• Northwest Immigrant Rights Project
  • Human Rights Watch
  • Center for Civilians in Conflict (> 75%)

In 2019, I've focused on state- and regional- clean energy and climate organizations (Oregon Climate Trust, Fresh Energy, Renew Wisconsin, Wind on the Wires, Midwest Renewable Energy Association, Climate Solutions...). There have been too many failures of large climate projects, from regional transmission projects, to carbon taxes (Washington has failed to pass three times), to Oregon's HB2020, to V.C. Summer's abandonment. At the same time, there have been and state- and regional-level successes; focusing on the organizations that have made them possible buys space and time and window for larger-scale projects, I think.

Total direct donations in 2019 so far have been 90% of 2018’s yearly total and 84% of 2017’s total. As a percentage of my income so far, this has been between 16% and 19%, depending on whether Donor-Advised Fund contributions or outflows are credited.

I've met roughly 10% of my Effective Altruism Giving Pledge target this year. I plan to at least meet 2018's mark, though am hoping to meet the whole target.

I haven't purchased any carbon offsets this year; I am not sure as to whether or how effective they are; I'd appreciate any thoughts about them.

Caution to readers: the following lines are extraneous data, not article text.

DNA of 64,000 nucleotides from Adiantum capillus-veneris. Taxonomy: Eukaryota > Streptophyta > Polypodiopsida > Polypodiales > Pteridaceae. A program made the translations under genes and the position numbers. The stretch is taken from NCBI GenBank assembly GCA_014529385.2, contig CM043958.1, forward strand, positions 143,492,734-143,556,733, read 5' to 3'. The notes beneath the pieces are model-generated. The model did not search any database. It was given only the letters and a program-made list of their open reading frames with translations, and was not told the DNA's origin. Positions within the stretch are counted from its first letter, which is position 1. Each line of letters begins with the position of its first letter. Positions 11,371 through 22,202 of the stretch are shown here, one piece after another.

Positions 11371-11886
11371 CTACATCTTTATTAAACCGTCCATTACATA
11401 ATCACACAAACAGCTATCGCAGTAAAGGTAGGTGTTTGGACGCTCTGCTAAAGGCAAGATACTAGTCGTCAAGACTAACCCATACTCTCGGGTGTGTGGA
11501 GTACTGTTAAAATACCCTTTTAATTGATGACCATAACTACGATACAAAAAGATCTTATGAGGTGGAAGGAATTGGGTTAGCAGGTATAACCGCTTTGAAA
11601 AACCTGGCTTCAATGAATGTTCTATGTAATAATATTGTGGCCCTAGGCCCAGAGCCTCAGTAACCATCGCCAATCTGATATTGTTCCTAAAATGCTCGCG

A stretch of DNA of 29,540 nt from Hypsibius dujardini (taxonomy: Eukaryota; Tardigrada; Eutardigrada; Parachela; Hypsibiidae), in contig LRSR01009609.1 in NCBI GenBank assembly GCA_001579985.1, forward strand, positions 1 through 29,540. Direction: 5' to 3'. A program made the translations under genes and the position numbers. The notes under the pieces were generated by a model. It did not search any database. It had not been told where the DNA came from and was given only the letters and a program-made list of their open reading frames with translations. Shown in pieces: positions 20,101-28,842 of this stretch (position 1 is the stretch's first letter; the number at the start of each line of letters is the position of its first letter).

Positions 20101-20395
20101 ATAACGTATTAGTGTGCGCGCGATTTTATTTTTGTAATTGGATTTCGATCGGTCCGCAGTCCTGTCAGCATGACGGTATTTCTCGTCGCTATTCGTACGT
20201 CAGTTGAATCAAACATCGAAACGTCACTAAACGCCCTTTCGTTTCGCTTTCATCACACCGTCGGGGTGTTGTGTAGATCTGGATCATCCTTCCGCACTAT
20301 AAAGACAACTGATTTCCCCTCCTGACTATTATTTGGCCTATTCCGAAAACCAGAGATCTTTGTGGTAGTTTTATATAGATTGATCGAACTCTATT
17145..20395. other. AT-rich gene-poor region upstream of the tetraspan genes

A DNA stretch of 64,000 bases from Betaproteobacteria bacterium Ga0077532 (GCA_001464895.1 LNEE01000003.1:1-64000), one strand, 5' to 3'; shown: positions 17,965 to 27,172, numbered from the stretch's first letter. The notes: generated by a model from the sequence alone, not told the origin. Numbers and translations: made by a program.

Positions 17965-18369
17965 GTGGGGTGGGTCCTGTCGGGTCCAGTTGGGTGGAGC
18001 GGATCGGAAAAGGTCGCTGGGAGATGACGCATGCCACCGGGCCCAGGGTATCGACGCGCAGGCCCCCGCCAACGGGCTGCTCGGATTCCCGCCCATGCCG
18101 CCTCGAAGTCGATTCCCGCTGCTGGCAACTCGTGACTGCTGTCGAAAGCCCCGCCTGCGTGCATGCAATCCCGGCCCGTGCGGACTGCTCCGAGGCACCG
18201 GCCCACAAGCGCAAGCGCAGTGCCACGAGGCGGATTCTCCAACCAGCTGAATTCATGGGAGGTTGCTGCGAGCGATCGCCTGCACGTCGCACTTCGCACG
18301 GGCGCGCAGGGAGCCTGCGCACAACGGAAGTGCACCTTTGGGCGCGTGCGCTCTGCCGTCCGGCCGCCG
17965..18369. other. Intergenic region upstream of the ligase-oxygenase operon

I've enjoyed this three-year-long giving project; I'd appreciate any thoughts about what I could be doing better/differently and anything else I should check out. I'd appreciate any thoughts about how I might contact and chat with the non-profits I support and what sort of metrics would be appropriate for climate or civil organizations. Or any thoughts about how to present this data better!

main


STS135 - Ten Years After July 08, 2021
gVNIC May 08, 2021
Organizations I've supported in 2018 and 2019 H1 July 02, 2019
Recurse Center - First steps w/ Queues July 16, 2018
Organizations I'm supporting in 2018 March 21, 2018
Organizations I've supported in 2017 December 28, 2017
Detect. Transmit. March 21, 2017
Organizations I'm supporting this year February 12, 2017